Friday, October 25, 2019

Birth of Fr. Hagopos Dashian (October 25, 1866)

The Viennese branch of the Mekhitarist Congregation, founded in 1811, has been remarkable for its erudition, as reflected in its publications and particularly its journal Handes Amsorya, which has been continuously published for over one hundred and thirty years since 1887. One of the main names of that “golden age” of the Vienna Mekhitarists was Fr. Hagopos Dashian, who enriched Armenian Studies with his important publications over a span of forty-five years.

Born Franciscus Tashjian in the village of Ardzati, in the province of Karin (Erzerum), on October 5, 1866, he learned the first letters in the parochial school of Erzerum. In 1880 his parents sent him to the seminary of the Mekhitarist monastery in Vienna. Three years later, he took the vows as a novice and adopted the name Hagopos, and in 1885 became a member of the congregation. In 1889 he finished his studies and was consecrated priest. In the same year, he became a teacher of philosophy and Armenian language at the monastery. After signing his first works as “Tashjian,” in 1890 he adopted the Armenian surname Dashian.

An iron will of learning endowed Fr. Hagopos Dashian with comprehensive knowledge of the Armenian language, as well as history, geography, and literature. This included a well-rounded command of almost a dozen ancient and modern languages. As his younger colleague, Fr. Nerses Akinian wrote, “he did not go to schools of higher education, but his knowledge bewitched university lecturers and professors.”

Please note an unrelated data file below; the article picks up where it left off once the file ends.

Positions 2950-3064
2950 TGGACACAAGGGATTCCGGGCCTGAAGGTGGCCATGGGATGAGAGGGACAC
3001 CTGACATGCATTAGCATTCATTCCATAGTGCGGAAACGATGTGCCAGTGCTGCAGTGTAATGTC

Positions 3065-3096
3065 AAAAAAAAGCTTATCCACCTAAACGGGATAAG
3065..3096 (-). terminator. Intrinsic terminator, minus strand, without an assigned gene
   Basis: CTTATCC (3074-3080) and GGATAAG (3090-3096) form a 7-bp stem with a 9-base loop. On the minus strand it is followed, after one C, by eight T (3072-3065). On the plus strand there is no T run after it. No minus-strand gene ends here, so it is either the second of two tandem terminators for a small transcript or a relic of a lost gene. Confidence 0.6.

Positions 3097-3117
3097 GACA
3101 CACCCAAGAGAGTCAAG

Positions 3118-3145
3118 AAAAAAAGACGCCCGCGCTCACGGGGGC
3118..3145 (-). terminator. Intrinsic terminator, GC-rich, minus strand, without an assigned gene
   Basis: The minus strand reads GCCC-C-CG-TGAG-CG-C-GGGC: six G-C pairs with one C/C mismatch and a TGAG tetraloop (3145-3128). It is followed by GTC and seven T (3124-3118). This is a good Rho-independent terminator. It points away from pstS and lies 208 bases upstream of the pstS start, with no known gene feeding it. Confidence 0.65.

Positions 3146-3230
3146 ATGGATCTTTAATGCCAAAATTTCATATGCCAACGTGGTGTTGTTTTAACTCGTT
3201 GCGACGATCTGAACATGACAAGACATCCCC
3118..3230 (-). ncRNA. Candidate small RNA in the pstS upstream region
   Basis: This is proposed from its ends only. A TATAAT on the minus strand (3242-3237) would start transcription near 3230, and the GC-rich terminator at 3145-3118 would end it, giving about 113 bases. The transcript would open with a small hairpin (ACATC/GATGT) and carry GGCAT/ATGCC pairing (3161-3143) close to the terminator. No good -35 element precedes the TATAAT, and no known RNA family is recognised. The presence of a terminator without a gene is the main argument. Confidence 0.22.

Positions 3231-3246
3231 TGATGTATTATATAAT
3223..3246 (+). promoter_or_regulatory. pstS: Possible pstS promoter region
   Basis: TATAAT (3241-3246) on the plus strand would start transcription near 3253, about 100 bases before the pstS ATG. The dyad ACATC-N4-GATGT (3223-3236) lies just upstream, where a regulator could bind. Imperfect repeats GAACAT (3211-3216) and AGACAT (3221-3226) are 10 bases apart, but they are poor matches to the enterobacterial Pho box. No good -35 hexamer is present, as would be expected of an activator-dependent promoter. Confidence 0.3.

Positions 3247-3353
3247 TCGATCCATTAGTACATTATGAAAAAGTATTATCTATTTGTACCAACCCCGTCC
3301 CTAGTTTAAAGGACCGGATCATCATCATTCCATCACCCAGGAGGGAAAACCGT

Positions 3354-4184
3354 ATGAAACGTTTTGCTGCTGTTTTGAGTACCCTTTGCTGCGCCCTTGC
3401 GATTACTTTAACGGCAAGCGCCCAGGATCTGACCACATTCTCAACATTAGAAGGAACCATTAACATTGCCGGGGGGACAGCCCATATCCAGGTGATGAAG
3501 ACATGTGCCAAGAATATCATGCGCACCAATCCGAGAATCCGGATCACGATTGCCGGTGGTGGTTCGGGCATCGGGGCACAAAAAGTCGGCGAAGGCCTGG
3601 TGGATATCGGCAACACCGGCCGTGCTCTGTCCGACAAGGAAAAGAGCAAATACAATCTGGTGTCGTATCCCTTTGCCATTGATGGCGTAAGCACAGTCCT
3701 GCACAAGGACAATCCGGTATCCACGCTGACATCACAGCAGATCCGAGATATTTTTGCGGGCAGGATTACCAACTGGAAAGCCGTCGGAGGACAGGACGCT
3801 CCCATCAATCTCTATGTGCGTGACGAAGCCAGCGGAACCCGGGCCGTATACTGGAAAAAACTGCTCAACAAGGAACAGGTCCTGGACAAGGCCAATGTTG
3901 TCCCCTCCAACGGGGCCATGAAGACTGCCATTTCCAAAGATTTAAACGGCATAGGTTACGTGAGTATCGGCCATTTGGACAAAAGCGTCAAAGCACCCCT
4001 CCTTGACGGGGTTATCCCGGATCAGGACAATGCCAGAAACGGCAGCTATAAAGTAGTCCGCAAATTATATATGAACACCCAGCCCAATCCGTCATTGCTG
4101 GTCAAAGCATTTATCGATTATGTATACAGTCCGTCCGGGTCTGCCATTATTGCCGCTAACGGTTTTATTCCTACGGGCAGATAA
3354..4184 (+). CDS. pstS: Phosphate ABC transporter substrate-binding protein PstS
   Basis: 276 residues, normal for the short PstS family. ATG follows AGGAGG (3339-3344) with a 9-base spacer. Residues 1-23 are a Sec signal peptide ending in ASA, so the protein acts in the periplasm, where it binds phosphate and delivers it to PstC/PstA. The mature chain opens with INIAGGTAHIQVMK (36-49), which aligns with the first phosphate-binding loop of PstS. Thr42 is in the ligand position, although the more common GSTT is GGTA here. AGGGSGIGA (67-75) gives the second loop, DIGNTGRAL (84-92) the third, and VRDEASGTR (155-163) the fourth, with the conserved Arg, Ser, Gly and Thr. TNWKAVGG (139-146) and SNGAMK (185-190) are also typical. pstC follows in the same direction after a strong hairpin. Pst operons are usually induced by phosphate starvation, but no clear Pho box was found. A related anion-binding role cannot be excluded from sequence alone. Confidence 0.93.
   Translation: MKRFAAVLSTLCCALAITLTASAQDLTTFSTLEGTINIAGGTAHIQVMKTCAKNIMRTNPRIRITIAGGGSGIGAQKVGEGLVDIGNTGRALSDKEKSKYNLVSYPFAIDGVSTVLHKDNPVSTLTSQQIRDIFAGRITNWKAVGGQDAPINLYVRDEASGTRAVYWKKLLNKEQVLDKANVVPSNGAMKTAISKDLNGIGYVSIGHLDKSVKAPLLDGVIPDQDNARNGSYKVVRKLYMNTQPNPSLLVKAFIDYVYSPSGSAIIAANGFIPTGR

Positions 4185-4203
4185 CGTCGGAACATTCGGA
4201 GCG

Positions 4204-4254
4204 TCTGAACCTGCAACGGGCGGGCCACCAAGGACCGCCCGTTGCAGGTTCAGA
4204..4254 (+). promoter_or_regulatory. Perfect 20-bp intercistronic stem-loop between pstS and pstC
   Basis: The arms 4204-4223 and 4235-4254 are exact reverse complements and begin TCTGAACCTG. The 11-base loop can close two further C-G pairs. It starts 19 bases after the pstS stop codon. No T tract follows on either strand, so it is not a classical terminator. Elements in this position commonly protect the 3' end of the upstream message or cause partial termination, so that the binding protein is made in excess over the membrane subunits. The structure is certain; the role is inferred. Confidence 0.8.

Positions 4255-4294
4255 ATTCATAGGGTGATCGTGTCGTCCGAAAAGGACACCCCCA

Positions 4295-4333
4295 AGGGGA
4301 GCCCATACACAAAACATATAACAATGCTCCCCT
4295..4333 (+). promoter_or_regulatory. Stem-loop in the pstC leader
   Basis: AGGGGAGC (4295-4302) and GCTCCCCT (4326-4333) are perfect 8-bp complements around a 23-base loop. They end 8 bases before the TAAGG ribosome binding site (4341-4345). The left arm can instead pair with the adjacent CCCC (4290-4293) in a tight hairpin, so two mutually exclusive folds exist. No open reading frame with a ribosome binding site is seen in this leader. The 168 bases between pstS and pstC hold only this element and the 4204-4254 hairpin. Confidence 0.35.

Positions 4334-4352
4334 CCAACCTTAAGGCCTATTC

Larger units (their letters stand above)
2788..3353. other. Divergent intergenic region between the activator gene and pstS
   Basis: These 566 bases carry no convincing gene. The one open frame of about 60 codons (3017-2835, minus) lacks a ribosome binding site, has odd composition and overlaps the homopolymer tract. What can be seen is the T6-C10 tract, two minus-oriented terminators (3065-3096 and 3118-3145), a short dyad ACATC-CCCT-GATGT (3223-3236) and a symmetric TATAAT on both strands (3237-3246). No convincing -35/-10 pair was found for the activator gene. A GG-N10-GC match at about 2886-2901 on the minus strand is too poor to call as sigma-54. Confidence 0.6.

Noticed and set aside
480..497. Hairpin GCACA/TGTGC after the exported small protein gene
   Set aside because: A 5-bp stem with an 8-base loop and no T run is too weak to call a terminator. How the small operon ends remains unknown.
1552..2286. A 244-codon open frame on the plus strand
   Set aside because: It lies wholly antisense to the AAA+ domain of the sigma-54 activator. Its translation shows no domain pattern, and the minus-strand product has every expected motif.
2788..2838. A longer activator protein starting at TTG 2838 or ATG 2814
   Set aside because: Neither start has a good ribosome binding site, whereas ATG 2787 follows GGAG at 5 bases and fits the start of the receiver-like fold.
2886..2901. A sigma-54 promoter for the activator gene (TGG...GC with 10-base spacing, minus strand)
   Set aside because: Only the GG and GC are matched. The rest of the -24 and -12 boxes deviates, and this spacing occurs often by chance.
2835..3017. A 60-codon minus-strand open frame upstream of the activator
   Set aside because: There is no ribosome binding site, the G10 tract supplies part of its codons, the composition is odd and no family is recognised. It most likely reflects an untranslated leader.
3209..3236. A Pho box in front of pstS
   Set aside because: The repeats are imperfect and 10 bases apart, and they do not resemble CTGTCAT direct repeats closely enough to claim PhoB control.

From 1893-1909 he visited Venice, Berlin, Constantinople, Smyrna, and Erzerum. From 1909-1912 he was the abbot of the Mekhitarist convent of Constantinople. Returning to Vienna in 1912, he was a member of the Administrative Council of the congregation.

At the age of twenty-five, in 1891, he published the catalog of manuscript of the Royal Library of Vienna, followed by the catalog of manuscripts of the Mekhitarist Congregation of Vienna (1895), which he compiled in two years, including 571 manuscripts with detailed information of encyclopedic character about each unit. The mode of cataloging received the name of “Dashian style” in Armenian philology.

Two years later, in 1897, he completed and prepared for publication the study on the Armenian Divine Liturgy, compared with the Greek, Syrian, and Latin liturgies, which his predecessor Fr. Hovsep Katerjian had left unpublished.

After that, he took over the publication of another unpublished work written three decades before, Fr. Kerovpe Spenian’s Study of the Armenian Classical Language. To this end, he submerged himself into a study of the origins of the Armenian people and many historical and linguistic issues related to it. This resulted into the publication of the 700-page book in 1920, with a posthumously published continuation, Hittites and Urartians (1934).

Dashian was an indefatigable researcher, publishing studies on Agatangeghos (1891), the Life of Alexander by Pseudo-Callistenes (1892), Armenian paleography (1898), authors of the early centuries of Armenian literature (1898 and 1901), and many other issues. He translated into Armenian books by eminent foreign scholars of Armenian Studies, such as Heinrich Hübschmann, Heinrich Petermann, Paul Vetter, Friedrich Müller (from German), Frederick Conybeare (from English), Nikolai Marr (from Russian), and others. He was the point person for any Armenian or non-Armenian scholar who had a query about issues related to the discipline.

The shock that he suffered after learning the fate of his people in 1915 brought him to deal with contemporary subjects too. In 1921 Dashian published a collection of German documents on the genocide in Armenian translation ( The Deportation of the Armenian Nation according to German Documents ) and a demographic study, The Armenian Population from the Black Sea to Karin . The latter was published in French in 1922.

This fecund Armenologist passed away on February 3, 1933, at the age of sixty-six. Fifteen years later, his study The Western Frontier of Ancient Armenia (1948), came out of the presses of the Mekhitarist Congregation.